I am amazed by the range of colors the sun emits during the day. I wake up in the morning and the first thing I do is turn off the alarm clock by the window. When I reach my hand to the alarm, I notice the color of the wall lit by the morning light. Most of the time, it is blue. But sometimes it is a deep blue, and other times, a pale blue. During the day, I notice the presence of daylight as cloud covers the sun and darkens the room, then the light comes back as the cloud clears, as if the sun is breathing. As the sun approaches the horizon, a white wall in my room turns to yellow. I notice that the space is filled with the same color, for one minute, and then the light fades away as the sun sets.
Depending on the weather, the season, and time of day, the sun emits different colors of light due to the refraction of light and the distance of the sun to the earth. The gradual shift of the color temperature of each day is subtle yet unique.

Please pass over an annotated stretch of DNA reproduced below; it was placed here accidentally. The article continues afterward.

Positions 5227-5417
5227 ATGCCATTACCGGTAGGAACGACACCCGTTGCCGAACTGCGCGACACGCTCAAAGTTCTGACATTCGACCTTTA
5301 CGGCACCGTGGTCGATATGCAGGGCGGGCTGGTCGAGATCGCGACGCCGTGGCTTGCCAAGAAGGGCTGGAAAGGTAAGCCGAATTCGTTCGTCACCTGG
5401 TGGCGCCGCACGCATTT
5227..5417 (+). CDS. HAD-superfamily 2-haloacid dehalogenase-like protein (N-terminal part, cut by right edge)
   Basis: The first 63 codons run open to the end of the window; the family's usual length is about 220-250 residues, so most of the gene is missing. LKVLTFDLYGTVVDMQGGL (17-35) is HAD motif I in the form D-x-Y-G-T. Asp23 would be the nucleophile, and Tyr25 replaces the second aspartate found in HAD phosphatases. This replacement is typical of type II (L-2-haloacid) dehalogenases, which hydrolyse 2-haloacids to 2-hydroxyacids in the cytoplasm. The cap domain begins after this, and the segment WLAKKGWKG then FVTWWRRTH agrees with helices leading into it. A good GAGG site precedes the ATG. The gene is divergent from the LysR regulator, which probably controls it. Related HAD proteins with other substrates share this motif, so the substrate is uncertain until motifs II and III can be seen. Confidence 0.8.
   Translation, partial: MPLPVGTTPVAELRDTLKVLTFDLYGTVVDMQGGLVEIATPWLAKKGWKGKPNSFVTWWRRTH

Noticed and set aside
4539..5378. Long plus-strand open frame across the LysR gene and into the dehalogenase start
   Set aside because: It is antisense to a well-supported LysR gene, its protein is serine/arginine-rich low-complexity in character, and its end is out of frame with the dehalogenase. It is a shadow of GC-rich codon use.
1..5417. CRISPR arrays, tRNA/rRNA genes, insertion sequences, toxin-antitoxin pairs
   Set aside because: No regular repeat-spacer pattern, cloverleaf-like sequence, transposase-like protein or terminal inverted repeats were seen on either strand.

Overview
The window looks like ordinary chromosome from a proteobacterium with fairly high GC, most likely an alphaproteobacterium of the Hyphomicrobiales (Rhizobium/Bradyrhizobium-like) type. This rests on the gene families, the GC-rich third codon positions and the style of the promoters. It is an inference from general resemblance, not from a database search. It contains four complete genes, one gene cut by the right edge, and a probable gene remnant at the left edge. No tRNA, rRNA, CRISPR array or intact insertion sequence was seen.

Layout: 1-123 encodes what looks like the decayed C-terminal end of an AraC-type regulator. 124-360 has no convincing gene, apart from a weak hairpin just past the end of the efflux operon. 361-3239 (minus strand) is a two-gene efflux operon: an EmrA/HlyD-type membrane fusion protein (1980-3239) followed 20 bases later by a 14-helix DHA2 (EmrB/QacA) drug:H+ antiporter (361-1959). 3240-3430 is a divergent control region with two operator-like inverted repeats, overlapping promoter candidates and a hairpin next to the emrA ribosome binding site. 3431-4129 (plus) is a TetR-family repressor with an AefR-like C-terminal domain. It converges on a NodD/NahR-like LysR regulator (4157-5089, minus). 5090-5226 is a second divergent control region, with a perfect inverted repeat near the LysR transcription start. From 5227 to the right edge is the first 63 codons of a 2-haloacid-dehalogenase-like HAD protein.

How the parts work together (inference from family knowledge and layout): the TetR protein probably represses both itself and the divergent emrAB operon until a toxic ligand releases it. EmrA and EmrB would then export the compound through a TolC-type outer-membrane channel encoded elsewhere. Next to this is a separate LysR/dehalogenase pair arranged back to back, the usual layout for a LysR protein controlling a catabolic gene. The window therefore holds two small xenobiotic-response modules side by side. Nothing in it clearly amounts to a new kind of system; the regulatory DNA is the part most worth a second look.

This photograph is the result of my observation of daylight throughout a day. I set up a piece of paper by the window as the sun comes up, take a picture on transparency, patiently wait until the color of day light changes, take another picture, and continue this process until the sunset goes down.
I compose an image by scanning the slide films of daylight color. I start with a blank file whose vertical axis invisibly represents time from sunrise to sunset during the day the series of slide films are captured. I align each slide film at the exact timeline when the slide film is recorded on that day, gradating the colors in between. Oddly the resulting image looks as if it is a painting, although the way I compose an image is not similar to that of a painter because the colors I am applying is not mark or gesture on a canvas. The colors I apply to my work are obtained photographically, so they are indexical to the time they are observed. These are timescapes of past days.